While the Volt and its E-Flex architecture has been drawing most of the attention at GM these days, the engineers at GM Powertrain have been quietly updating the belt-driven motor/alternator system first introduced in 2006 on the Saturn Vue Green Line. Scheduled for production in late 2009, it promises more power and voltage than the current system, increased regenerative braking capability, more electrical boost throughout the drive cycle, greater fuel efficiency, better vehicle acceleration, and easier integration into GM’s global vehicle portfolio.
“The replacement of the nickel-metal hydride battery with a lithium-ion unit gives us increased electrical power that will enable us to use the hybrid system in a wide range of global powertrains, including downsized turbo engines, biofuel engines, and diesels,” says Dan Hancock, v.p. GM Powertrain Global Engineering. It may not stop there. “If the federal CAFE rules are split such that they allow California to go forward with its 40-mpg fleet average,” says Steve Poulos, chief engineer, GM Hybrid Systems, “this effect can be magnified to the point that we replace a 2.4-liter naturally aspirated non-hybrid engine with a 1.4- to 1.6-liter turbocharged direct-injection hybrid powertrain.” In addition, says Poulos, this system can be used on rear-drive vehicles and engines up to and including V8s, making it readily adaptable to a variety of GM products.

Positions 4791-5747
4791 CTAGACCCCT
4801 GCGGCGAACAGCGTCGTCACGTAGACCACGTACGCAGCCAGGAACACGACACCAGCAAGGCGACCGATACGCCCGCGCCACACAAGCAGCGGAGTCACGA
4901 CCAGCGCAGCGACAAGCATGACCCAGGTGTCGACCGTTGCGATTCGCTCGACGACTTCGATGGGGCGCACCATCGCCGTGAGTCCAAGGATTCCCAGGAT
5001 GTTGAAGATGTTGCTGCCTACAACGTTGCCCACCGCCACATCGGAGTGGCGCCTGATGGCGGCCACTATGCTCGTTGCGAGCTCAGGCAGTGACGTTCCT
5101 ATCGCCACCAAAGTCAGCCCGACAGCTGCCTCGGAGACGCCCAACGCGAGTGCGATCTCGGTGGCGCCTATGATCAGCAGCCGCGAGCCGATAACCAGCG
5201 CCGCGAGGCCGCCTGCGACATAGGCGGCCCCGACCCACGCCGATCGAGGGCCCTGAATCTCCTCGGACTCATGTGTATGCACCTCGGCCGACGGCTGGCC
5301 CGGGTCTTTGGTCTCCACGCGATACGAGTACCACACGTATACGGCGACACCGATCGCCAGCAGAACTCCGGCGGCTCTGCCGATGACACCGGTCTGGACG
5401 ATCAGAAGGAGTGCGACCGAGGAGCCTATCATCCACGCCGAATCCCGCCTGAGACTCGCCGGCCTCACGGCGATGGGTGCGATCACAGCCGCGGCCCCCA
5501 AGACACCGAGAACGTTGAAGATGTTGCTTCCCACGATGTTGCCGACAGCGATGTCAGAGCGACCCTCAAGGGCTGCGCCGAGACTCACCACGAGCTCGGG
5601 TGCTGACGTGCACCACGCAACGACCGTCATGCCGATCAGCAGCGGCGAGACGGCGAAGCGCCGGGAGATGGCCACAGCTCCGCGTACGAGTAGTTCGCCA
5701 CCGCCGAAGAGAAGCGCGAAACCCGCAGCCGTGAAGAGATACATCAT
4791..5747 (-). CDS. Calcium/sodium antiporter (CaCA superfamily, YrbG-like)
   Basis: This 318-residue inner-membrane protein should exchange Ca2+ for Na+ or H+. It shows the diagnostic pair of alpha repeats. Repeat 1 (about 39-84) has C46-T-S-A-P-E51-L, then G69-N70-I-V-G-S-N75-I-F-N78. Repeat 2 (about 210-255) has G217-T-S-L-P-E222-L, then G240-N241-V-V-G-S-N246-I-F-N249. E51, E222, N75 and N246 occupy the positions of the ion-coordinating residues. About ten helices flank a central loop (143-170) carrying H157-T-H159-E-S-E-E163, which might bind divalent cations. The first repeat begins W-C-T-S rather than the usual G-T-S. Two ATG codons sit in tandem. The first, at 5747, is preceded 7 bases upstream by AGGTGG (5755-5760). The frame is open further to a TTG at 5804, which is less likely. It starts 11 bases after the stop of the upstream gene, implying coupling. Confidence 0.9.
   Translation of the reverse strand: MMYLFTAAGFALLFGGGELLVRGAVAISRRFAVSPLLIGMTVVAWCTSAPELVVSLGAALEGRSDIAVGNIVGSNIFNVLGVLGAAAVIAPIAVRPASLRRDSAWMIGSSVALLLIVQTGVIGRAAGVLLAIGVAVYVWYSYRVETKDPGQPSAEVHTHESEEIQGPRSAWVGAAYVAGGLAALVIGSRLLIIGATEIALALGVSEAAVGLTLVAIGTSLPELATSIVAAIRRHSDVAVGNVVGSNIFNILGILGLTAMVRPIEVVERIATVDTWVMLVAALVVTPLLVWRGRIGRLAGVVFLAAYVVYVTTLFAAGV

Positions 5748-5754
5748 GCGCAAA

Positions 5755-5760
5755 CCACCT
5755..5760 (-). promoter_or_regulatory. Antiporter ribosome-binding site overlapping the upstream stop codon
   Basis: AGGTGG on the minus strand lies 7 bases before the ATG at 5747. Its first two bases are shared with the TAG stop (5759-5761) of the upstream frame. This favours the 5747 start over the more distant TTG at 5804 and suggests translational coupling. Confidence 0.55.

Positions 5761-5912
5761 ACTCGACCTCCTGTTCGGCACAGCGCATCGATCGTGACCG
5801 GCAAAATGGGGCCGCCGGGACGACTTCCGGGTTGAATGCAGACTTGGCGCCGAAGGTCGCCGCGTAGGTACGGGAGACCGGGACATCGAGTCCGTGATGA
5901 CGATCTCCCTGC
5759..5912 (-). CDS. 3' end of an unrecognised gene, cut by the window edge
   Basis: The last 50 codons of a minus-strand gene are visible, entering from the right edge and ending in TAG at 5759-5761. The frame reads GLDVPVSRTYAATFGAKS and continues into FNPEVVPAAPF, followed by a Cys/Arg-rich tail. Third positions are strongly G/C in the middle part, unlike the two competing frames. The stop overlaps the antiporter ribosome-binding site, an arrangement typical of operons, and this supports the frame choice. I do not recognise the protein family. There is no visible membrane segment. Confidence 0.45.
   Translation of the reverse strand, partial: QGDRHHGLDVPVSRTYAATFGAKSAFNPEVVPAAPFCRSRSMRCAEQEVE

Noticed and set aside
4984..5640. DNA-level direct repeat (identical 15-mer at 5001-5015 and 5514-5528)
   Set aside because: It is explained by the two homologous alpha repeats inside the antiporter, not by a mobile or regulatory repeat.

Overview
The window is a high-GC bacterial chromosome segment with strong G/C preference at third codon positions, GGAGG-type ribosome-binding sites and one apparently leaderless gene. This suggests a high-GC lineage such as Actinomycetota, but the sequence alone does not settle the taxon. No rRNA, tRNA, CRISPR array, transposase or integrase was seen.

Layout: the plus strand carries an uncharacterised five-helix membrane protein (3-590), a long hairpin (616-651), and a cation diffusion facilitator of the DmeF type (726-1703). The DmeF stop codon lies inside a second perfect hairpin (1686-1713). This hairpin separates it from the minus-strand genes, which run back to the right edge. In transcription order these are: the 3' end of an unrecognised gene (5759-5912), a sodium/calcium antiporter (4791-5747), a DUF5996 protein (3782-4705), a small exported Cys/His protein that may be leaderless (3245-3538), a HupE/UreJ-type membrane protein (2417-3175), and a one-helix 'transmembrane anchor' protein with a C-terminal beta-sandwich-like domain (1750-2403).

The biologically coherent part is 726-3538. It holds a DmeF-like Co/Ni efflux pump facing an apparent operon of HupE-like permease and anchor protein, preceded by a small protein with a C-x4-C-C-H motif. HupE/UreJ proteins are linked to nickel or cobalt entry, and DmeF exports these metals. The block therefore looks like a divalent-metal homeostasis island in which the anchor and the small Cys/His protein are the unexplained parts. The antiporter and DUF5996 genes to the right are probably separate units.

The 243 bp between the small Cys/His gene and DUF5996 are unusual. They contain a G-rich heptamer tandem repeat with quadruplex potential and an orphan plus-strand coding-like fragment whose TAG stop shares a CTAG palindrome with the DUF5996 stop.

Compared to the current system, the lithium-ion battery pack from Hitachi Vehicle Energy, Ltd. (Ibaraki, Japan; www.hitachi.com is about 24% smaller, 40% lighter, and 33% more powerful. According to Poulus, “it’s a bit larger than a 12-pack of Coke.” Meanwhile the new motor/generator unit fits in the same package space, produces 15 kW of power instead of the previous unit’s 5 kW, and has a highly integrated design that results in a lower piece cost. GM is cagey about ultimate volumes for the system, saying only that it could sell more than 100,000 units per year soon after its introduction.—CAS.